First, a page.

MAGGIE DALEY PARK — Friends of the Parks, which has already sued city officials over the proposed lakefront Lucas Museum, is adding two more developments to its list of unwelcome projects.
The Chicago-based parks advocacy group on Monday voiced displeasure with City Hall over plans for a new restaurant on the southern end of Maggie Daley Park, as well as a high-rise proposal for Pritzker Park in the Loop.
“In an era where most other North American cities are improving and expanding their urban downtown public open spaces to enhance livability, this administration looks at parks as construction sites," Friends of the Parks President Cassandra Francis said in a statement.
The Chicago Park District board in January approved a 10-year agreement with Chicago-based Four Corners Tavern Group to build and operate the Maggie Daley Park restaurant on Monroe Street.
Renderings call for the restaurant, named Maggie's at the Park, to be housed in a 10,000-square-foot glass structure with retractable walls and a green roof with views of Buckingham Fountain. Four Corners Director Ryan Indovina declined to comment Monday on Friends of the Park's opposition to the project.
In a statement, the Chicago Park District said the restaurant plan will not result in the loss of any parkland. The park district also pointed out that the restaurant will replace The Green at Grant Park, a shuttered restaurant and miniature golf course.
"The project will be a seamless extension of the park itself that blends into its surroundings," Park District spokeswoman Jessica Maxey-Faulkner said via e-mail.
In addition, the new restaurant's green roof would actually add space to the park, the park district said.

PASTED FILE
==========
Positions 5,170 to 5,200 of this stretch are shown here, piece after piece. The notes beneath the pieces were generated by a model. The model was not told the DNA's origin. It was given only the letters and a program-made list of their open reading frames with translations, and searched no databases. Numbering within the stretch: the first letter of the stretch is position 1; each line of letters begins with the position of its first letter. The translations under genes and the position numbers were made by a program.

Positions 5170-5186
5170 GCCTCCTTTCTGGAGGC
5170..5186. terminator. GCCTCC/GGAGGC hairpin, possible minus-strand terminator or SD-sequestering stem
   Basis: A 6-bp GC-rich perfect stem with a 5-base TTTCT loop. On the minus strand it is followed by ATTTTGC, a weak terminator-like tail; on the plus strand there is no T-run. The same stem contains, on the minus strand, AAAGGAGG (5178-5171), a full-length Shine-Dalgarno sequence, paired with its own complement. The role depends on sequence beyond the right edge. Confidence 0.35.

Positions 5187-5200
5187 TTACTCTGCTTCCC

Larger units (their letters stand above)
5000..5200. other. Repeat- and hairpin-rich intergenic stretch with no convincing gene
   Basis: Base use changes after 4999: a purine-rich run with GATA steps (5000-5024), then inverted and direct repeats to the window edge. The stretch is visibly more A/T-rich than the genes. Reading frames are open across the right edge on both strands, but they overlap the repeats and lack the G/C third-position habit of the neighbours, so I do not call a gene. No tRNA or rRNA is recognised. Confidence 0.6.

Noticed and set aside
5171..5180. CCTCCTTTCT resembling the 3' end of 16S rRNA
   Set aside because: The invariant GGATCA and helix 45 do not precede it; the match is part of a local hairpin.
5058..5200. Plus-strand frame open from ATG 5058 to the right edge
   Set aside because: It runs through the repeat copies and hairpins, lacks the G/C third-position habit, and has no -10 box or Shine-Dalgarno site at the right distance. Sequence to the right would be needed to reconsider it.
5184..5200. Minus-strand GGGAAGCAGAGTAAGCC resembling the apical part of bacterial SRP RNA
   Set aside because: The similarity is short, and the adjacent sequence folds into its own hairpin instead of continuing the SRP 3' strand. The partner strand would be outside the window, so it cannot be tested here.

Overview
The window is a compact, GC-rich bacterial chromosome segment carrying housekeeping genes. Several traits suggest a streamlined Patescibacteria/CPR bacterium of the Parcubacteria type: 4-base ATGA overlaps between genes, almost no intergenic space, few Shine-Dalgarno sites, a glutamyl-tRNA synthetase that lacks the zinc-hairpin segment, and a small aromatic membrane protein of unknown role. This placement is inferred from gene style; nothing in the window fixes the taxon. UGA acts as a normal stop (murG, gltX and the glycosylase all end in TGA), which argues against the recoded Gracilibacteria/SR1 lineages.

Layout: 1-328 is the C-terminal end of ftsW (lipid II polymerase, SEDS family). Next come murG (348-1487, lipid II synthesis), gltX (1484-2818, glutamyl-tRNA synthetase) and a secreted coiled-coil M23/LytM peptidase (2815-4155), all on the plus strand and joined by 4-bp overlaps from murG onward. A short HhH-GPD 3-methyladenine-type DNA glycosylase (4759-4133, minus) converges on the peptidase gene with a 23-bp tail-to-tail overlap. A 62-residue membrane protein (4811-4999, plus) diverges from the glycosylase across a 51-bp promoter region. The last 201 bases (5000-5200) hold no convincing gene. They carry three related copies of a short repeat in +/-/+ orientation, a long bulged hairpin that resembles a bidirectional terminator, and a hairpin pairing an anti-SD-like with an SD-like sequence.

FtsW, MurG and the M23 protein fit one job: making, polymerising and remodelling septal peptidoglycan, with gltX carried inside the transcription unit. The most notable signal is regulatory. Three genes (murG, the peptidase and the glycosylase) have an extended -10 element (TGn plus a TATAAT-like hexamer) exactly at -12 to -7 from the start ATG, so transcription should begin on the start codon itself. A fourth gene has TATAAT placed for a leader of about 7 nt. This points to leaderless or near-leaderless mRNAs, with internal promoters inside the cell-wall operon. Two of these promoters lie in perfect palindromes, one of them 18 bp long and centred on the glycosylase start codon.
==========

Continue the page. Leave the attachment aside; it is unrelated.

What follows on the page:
Elsewhere, the group is opposed to a proposed high-rise development at Pritzker Park, 310 S. State St. The site, just north of Harold Washington Library, is the only park in the Loop.
No detailed development proposals have been floated yet for the site, but one city official reiterated the stance that the park is "underutilized."
"We believe it should be developed for more people-intensive uses that align with the evolving role of State Street for new retail, commercial, and institutional uses," Peter Strazzabosco, deputy commissioner of the city's department of planning and development, said via e-mail. "The site was originally cleared in anticipation of its redevelopment as part of a Washington Library plan, and the interim use as public open space has only been marginally successful."
The two projects are the latest to draw fire from Friends of the Parks, which is taking city officials to court over granting a 17-acre site near Soldier Field to the Lucas Museum. The group is also opposed to the city's plan to transfer land in Jackson or Washington parks for a potential Obama Presidential Library.
The announcement arrives one day before Tuesday's mayoral election. Francis and a spokesperson for Mayor Rahm Emanuel did not immediately return requests for comment.
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